Bon temps rule: It's time to get in the mood for Mardi Gras food
2020欧洲杯正规平台Mardi Gras season is upon us, with the biggest day to party — Fat Tuesday — coming on Feb. 25. We may be nearly 400 miles from the Big Easy, but it’s not hard to savor the flavor of New Orleans right here in Tallahassee. OK, we may not be on the streets catching beads and doubloons, having a drink — or two. But take heart!
We can find gumbo made with a soul-satisfying deep roux, chow down on red beans and rice, gobble crabs doused in Cajun spices and even find live crawfish. On the sweeter side, you can devour New Orleans-style stuffed snowballs and dive into king cake.
More good news — you don’t have to wait for Mardi Gras to find these foods in Tallahassee. Most are available all year.
2020欧洲杯正规平台What is New Orleans-style cuisine anyway?
The website for Auguste Escoffier, the famed school of culinary arts, states that the term “Creole” came to include those of French, Spanish or African ancestry, co-mingling their cultures in a colorful cuisine. Cajuns descended from the French settlers of the Canadian region of Acadia. The Acadians relocated to rural southern Louisiana and mixed with other ethnic groups, such as Irish, Spanish and German people.
But I like this description of New Orleans food today from American Heritage — “Louisiana cuisine, whatever it may be called, is the literal melting pot of America. In a pot of gumbo served today in a traditional New Orleans house, there is a French roux, African okra, Indian filé, Spanish peppers, Cajun sausage, and oysters supplied by a Yugoslav fisherman, all served over Chinese rice with an accompaniment of hot French bread made by one of the city’s finest German bakers.”
The Vietnamese are also having a major influence on New Orleans cuisine. Many Vietnamese refugees landed in the Gulf Coast because they were drawn to the fishing industry, said Alex Bui, owner of New Orleans Seafood on Mahan Drive.
Vietnam and Louisiana were once colonies of France, and that heritage is reflected in dishes and ingredients — even the baguette, he said.
New Orleans Seafood is a small storefront with only a few tables but Bui, with help from his daughter Lexus, serves a hearty gumbo, red beans and rice, po’ boy sandwiches and at this time of year, you can now get fresh crawfish delivered alive from New Orleans.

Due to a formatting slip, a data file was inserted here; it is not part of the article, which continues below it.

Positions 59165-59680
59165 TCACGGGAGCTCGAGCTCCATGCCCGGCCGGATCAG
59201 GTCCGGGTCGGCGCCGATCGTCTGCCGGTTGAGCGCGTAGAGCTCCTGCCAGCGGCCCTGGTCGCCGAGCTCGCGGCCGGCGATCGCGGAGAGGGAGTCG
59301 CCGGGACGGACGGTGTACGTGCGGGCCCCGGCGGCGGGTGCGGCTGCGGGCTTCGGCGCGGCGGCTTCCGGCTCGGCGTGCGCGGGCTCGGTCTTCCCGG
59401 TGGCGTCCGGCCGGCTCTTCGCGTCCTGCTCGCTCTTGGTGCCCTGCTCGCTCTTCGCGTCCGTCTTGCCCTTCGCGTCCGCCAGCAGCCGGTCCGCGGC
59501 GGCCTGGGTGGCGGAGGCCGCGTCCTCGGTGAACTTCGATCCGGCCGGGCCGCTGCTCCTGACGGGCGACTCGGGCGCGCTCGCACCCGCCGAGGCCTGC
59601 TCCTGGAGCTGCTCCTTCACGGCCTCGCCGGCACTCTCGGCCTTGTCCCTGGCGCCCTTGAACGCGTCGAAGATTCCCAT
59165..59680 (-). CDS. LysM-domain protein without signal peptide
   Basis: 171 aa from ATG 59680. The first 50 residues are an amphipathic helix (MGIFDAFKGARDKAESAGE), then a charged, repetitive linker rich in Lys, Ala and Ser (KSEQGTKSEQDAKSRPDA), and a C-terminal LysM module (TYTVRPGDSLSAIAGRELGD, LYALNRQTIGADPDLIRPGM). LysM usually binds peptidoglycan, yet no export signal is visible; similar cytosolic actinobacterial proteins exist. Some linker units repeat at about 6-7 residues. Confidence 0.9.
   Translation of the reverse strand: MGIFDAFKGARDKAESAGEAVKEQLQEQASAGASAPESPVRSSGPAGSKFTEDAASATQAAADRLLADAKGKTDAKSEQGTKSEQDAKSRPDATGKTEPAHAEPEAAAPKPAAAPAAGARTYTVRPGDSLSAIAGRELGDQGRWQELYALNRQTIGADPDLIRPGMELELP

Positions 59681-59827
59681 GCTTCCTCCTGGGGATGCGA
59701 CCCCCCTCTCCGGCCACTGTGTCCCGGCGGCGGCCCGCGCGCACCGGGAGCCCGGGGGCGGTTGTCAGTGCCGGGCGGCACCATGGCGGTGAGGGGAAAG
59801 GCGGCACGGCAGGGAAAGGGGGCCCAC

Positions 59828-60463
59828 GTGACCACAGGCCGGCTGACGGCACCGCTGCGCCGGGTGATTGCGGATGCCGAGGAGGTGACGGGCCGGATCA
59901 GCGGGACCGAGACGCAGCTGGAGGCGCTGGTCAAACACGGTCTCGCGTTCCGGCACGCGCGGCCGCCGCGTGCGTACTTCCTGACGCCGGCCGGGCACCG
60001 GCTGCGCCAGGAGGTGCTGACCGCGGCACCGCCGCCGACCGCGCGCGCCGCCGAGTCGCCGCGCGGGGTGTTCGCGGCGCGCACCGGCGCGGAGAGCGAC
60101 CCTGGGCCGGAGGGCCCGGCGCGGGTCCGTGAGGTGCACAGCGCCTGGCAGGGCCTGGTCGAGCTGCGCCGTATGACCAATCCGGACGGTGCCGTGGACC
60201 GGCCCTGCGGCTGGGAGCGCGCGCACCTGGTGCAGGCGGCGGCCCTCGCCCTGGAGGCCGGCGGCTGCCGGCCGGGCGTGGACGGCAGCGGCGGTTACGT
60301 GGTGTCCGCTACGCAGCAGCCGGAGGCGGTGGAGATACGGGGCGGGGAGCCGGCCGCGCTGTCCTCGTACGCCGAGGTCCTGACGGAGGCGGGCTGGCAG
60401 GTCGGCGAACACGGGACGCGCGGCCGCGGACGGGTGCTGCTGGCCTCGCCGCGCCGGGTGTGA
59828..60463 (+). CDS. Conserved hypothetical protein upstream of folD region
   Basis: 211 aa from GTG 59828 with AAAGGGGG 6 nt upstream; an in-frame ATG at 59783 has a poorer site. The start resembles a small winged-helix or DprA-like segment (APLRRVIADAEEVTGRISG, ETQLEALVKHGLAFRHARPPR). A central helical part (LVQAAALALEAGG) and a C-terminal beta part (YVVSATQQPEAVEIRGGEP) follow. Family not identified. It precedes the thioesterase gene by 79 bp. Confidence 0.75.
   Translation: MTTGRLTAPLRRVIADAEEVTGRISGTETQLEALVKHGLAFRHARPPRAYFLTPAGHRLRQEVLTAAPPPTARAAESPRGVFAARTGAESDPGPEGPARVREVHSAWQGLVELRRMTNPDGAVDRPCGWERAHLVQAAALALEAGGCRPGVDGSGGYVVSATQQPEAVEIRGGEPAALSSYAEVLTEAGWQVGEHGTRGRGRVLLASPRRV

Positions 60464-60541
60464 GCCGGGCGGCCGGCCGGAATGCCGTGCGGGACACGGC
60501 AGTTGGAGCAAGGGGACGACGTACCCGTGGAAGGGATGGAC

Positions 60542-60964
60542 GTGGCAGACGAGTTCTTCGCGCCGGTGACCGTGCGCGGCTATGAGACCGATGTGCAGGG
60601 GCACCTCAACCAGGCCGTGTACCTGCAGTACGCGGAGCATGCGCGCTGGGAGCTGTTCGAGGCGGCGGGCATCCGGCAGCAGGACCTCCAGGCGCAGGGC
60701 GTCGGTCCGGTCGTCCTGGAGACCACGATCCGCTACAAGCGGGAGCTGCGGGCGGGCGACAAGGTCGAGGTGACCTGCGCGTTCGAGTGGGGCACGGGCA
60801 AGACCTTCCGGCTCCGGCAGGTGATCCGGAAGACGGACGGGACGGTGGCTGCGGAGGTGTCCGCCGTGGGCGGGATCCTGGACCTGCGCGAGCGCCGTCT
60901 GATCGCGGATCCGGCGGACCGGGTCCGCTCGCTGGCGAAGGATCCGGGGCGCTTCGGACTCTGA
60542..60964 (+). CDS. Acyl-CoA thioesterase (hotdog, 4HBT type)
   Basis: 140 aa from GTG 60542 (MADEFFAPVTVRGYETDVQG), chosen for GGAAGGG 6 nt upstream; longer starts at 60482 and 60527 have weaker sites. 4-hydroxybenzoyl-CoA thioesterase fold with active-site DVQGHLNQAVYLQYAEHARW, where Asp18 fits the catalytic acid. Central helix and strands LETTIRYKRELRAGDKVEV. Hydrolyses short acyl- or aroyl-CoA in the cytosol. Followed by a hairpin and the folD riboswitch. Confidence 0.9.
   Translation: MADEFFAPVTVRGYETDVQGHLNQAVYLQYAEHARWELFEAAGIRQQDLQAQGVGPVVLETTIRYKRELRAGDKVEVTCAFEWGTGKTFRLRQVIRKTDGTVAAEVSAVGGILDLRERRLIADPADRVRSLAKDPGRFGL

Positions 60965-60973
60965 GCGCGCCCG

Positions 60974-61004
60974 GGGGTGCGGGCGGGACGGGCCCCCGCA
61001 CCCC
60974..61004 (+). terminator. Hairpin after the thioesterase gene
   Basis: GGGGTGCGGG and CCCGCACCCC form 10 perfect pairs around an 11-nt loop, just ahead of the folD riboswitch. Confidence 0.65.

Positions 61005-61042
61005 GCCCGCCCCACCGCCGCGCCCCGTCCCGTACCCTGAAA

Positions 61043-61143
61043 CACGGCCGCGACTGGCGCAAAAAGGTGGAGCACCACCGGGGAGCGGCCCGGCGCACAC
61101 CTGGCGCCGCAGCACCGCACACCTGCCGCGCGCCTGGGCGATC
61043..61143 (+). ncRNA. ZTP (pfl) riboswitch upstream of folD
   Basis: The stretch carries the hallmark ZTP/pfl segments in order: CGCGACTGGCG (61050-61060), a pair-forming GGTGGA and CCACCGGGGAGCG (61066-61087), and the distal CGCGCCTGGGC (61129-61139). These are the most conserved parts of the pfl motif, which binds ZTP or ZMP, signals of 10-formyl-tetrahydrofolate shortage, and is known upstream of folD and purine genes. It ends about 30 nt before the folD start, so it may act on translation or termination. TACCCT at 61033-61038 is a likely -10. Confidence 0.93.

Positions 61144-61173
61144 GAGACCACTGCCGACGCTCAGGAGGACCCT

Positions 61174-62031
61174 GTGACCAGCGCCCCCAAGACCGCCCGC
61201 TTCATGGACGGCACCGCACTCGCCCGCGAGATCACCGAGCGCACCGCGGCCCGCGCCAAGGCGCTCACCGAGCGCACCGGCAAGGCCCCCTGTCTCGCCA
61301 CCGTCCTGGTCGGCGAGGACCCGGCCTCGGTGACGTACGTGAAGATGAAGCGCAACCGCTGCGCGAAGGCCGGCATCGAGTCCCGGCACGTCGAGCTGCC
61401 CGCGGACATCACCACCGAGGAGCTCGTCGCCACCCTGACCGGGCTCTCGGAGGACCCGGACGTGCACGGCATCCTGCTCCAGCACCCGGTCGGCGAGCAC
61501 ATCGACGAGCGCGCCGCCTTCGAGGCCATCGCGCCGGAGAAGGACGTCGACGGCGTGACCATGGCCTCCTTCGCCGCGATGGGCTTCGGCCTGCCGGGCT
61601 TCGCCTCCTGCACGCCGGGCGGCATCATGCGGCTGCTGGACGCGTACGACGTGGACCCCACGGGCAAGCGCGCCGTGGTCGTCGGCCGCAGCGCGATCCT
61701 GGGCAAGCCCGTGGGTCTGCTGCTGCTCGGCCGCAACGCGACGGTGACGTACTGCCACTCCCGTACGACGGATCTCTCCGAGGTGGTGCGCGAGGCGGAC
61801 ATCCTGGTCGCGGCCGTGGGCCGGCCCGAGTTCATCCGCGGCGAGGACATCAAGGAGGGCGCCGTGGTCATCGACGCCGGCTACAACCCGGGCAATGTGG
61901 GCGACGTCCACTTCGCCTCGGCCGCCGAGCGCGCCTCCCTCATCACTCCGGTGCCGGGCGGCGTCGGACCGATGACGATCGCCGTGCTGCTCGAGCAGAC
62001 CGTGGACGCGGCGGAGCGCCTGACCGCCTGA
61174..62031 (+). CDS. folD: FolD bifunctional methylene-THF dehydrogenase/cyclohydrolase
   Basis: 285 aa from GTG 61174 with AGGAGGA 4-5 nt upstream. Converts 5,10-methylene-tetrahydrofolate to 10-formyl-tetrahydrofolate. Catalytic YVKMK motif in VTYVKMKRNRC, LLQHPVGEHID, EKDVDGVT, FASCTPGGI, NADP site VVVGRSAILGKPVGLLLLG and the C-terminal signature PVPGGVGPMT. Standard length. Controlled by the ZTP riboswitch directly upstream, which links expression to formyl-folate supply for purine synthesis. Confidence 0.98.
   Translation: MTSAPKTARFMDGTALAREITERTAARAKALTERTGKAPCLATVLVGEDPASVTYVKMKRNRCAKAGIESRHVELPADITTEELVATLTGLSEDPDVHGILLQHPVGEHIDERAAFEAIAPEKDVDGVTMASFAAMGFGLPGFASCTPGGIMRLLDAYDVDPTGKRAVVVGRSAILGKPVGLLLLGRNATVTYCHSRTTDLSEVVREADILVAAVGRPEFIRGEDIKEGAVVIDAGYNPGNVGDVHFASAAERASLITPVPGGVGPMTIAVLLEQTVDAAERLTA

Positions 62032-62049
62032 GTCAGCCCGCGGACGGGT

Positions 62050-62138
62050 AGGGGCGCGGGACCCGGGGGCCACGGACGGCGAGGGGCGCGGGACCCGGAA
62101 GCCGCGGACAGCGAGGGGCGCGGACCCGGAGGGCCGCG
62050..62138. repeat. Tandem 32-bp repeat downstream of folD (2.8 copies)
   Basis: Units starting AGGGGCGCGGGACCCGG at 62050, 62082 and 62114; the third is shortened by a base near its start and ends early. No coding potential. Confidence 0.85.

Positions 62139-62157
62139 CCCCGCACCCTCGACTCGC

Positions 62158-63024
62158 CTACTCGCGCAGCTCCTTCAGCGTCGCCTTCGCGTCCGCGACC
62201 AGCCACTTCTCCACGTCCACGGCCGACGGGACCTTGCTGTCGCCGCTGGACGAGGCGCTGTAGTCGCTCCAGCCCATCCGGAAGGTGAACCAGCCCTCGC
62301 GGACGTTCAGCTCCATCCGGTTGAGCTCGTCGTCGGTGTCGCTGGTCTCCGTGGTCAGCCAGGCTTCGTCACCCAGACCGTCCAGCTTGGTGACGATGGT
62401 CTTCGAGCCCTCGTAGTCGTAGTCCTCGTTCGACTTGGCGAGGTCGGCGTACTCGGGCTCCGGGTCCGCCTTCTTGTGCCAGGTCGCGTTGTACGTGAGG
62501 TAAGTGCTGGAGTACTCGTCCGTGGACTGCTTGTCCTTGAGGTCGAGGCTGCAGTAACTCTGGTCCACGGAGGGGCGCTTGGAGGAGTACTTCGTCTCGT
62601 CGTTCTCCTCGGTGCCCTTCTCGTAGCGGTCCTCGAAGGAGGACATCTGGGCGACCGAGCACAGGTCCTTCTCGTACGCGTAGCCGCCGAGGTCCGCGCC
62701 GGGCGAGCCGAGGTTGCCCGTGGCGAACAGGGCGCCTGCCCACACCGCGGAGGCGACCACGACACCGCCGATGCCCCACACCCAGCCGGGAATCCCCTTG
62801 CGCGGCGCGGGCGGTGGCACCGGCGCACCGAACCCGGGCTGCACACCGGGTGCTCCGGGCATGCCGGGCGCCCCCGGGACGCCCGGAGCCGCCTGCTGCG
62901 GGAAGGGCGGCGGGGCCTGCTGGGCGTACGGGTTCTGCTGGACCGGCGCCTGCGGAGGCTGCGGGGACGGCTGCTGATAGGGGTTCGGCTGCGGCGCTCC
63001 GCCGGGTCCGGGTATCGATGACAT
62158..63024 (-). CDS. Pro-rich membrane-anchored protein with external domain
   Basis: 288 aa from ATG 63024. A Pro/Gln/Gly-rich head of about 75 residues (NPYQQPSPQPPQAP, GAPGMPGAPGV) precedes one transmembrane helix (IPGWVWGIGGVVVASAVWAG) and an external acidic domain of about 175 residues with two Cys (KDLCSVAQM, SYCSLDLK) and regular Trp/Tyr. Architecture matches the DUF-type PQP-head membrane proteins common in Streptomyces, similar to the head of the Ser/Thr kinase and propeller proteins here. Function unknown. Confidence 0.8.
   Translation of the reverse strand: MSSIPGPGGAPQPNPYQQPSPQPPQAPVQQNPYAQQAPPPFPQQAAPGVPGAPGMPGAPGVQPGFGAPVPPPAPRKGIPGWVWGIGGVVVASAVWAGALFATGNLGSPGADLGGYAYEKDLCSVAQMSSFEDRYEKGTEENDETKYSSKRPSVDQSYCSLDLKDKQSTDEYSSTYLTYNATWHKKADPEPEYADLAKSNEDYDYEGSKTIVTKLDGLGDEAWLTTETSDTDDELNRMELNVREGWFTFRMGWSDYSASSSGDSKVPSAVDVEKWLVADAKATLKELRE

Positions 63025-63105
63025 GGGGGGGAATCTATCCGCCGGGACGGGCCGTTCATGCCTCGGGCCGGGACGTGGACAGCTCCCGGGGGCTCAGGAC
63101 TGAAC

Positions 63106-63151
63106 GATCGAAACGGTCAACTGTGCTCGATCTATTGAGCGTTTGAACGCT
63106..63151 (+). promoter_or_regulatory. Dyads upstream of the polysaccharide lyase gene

The crawfish are cooked Vietnamese Cajun style, oozing butter and garlic. They’re so popular, it’s best to call in advance.
2020欧洲杯正规平台You can also find live crawfish at Coosh’s Bayou Rouge on the northside, with a crawfish boil planned for noon to 6 p.m. March 14. The theme at Coosh’s is “Every day is Mardi Gras” but it will be even more of a celebration on Fat Tuesday when Coosh’s in College Town will be throwing a bash.
You can also find a pretty good Sazerac, New Orleans’ famed drink, in Tallahassee. The new downtown venue, Bar 1903, includes a Sazerac in its pre-1880 list of drinks.
Here are some places that serve New Orleans-style cuisine in Tallahassee. Wherever you go — laissez les bons temps rouler, my friends.
:2020欧洲杯正规平台 The dessert shop offers New Orleans-style, stuffed snowballs with more than 75 flavors, either regular or made with evaporated milk. There are also sour and sugar-free flavors. Cottages of Lake Ella, 1621 N. Monroe; 850-329-6010.
: The seafood restaurant offers shrimp, crab and fish platters and Cajun seasoning. 2809 Monroe St.; 850-629-4435.
2020欧洲杯正规平台 The restaurant serves po’ boys and muffalettas, seafood gumbo, jambalaya atchafalaya soup and several other Louisanna-style dishes. On Fat Tuesday, the party will begin at Coosh’s in College Town at 6 p.m., with live music, giveaways, food and drink specials. 6267 Old Water Oak Road; 850-894-4110 and 705 South Woodward (by Madison Social); 850-597-9505.
2020欧洲杯正规平台: The chain restaurant is known for its seafood boils with the option of Cajun seasoning. 1241 Apalachee Pkwy; 850-671-2722.
2020欧洲杯正规平台: The restaurant, owned by Luis Guerrero, serves a variety of Cajun-style seafood dishes along with items like Cajun yellow rice. 1313 Jackson Bluff Road; 850-745-4579.
: The downtown restaurant, one of five Harry’s in Florida, serves jambalaya, Cajun-seared ahi among other Big Easy-style dishes and the restaurant is serving the dish Creole Redfish Napoleon through March 31.
.: Jarrett Maloy, the owner and founder of the company, creates New Orleans-style snowballs. Maloy said the true snow balls are made with condensed milk on top of shaved ice. You can get them filled with cheesecake or ice cream. Maloy is also selling king cake with a cinnamon filling and is planning a Mardi Gras theme special. He donates a portion of his proceeds to community youth development programs. 2033 S. Adams St.; 850-933-1239.
: Alex Bui moved to Tallahassee from New Orleans, where he owned a po’ boy restaurant. You can either order off the menu, including crabs on the weekend, or buy items in the freezer — including alligator sausage, crawfish boudin and andouille sausage.The menu also offers chicken wings and po’ boys. 2819 Mahan Drive; 850-727-8464.
You can also find king cakes at:
● Tasty Pastry: Customers can buy cakes that are available or preorder. The biggest size cake can feed about 40. 1355 Market St.; 850-893-3752.
● Treva’s Pastries and Fine Foods: King cakes come in a variety of flavors but must be ordered. 2766 Capital Circle NE; 850-765-0811.
2020欧洲杯正规平台● Grocery stores including Whole Foods, Fresh Market and Publix sell king cakes.